There are few constants in a hunter’s life that are a source for more debate than death, taxes and fickle fall winds.
The simple answer is, well, there is no simple answer. It has to do with the Earth’s tilt on its axis, the amount of moisture in the air, the cooling and the heating of the Earth’s surface throughout a 24-hour period, the terrain you are hunting and the amount of vegetation around you. All of these factors decide how and where the wind will blow.
Frustrating isn’t it? I said there was no simple answer.
If you do get a strong enough wind to be constant, in most areas that wind is too strong and will cause deer to stay bedded. In heavy wind, a deer’s senses of hearing, sight and smell are being bombarded and oftentimes they will just bed down in a safe location to ride out the windstorm.
In the end, we are all forced to hunt the fickle winds of autumn. Instead of cursing them like many hunters do, learn how to use them your advantage and a to a buck’s disadvantage.
With the rut starting, bucks will be up and frantically searching for the first hot doe they can find, and keep searching until every doe in the area is bred. This is to your advantage, and signifies it’s time to use those fickle winds to his demise.
While these bucks are roaming, they use their nose to the full advantage. They are trying to pick up the slightest scent of an estrous doe, or any doe that might come into heat soon. They are also less inclined to let subtle scents of danger change their course. This doesn’t mean you can avoid being scent responsible. Spray down often and try to remain as scent free as possible whenever you are in the woods.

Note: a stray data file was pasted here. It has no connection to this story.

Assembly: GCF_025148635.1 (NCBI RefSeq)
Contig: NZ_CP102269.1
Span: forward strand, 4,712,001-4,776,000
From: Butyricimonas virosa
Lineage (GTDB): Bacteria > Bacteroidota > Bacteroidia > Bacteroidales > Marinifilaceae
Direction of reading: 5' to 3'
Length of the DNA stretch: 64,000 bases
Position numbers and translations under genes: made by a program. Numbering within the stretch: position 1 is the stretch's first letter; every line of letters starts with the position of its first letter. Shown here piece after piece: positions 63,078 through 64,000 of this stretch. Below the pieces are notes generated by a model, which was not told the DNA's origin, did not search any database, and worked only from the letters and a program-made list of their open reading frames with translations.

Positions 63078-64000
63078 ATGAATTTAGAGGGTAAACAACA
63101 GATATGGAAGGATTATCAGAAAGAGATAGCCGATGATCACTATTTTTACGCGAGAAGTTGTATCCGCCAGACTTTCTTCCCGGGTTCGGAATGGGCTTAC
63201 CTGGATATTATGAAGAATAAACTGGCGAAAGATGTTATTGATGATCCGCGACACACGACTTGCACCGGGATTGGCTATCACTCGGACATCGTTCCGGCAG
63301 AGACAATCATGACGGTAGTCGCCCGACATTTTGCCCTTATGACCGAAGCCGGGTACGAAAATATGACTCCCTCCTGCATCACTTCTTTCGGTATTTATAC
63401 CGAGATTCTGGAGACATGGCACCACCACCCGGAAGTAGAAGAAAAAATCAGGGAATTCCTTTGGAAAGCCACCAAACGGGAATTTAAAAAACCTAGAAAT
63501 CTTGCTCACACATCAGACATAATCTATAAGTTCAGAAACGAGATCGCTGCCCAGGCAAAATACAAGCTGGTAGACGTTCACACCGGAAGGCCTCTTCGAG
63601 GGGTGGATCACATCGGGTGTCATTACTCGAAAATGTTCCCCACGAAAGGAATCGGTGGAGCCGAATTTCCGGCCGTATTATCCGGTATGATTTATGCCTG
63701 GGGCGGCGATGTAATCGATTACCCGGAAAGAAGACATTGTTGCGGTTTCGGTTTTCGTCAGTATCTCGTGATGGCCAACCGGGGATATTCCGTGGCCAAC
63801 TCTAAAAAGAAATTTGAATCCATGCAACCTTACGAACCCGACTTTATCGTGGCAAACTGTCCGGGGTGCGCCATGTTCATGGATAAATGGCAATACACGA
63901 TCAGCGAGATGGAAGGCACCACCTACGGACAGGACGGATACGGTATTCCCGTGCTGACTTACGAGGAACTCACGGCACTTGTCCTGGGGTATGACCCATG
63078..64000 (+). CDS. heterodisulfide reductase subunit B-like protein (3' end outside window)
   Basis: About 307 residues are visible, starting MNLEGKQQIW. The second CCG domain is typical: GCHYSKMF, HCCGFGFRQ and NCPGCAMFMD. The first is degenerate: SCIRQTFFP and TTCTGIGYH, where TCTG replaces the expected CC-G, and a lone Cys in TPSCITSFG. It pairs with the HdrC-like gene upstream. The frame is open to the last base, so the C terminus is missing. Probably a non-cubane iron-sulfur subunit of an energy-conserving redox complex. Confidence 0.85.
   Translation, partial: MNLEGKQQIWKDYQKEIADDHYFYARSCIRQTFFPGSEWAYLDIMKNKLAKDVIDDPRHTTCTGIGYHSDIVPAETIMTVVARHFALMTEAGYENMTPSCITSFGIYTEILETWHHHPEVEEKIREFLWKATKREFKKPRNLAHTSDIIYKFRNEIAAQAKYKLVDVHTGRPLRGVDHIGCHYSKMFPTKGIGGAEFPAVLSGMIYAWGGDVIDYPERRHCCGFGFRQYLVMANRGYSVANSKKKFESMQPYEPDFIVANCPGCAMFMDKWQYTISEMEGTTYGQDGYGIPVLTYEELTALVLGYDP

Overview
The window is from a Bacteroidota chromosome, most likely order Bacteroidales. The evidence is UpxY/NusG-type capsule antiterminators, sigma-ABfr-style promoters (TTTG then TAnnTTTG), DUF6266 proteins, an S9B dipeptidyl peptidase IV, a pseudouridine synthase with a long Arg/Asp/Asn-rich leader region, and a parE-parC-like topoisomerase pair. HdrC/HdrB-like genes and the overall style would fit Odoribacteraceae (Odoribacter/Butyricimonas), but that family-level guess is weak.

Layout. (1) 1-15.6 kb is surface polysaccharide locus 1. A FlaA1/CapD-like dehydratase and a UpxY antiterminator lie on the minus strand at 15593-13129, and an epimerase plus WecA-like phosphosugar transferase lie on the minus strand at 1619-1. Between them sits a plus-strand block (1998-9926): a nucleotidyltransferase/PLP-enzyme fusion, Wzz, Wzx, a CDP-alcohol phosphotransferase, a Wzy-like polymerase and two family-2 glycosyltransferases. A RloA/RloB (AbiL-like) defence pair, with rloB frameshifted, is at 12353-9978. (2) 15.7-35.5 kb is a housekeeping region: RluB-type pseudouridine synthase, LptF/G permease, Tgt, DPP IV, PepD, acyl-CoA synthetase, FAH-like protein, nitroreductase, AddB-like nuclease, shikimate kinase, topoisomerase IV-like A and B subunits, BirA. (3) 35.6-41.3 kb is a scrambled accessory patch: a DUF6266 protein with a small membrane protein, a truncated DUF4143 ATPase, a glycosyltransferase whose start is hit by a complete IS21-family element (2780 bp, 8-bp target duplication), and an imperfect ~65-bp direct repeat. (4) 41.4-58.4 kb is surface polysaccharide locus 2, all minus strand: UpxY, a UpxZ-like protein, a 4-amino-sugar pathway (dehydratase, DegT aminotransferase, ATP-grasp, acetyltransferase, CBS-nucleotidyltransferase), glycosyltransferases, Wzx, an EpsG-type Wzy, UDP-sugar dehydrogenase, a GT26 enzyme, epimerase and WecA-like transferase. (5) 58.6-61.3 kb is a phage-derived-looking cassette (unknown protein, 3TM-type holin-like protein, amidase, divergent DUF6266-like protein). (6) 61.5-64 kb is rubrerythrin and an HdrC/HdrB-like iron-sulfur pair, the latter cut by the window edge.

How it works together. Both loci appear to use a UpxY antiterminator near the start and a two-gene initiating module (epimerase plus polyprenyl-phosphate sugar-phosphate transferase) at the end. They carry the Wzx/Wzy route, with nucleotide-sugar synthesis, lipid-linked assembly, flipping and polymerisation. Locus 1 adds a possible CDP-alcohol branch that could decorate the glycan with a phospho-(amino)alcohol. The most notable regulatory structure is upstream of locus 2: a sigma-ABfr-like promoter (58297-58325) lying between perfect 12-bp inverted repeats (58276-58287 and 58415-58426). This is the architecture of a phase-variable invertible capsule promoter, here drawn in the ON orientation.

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Hunters have figured out that if we put out scent from an estrous doe, bucks will come investigate it. The problem is, most hunters put out just one scent dispenser with this liquid gold in it.
Multiply the scents
While putting out some is always better than none, you really are putting all of your eggs in one basket. Use those fickle winds to your advantage. Hang five or six of your favorite scent dispensers around your stand, all within bow range, and try two different scents as well. Experiment to see which has the best draw and which does not. If you’ve ever been downwind of a truly active scrape or shot a rutting buck, you know the odor they put off. Even with our weak human noses you can smell it from fifty yards away.
You can even put non-estrous scent in one and buck urine in another. Set the scent stage for a roving buck to let him think another buck has found an estrous doe in his area and he is too late. By putting out multiple scent dispensers with different scents, you are actually using those swirling winds to your advantage. One minute the wind may be blowing your estrous scent out one way, and the next it could be the buck urine scent that is riding the air currents.
You never know what will click in a buck’s mind this time of the year, so why limit yourself to just one?
Fickle fall winds will remain a constant, but instead of cursing them, use them to your advantage. Let your scents do the long distance calling work for you.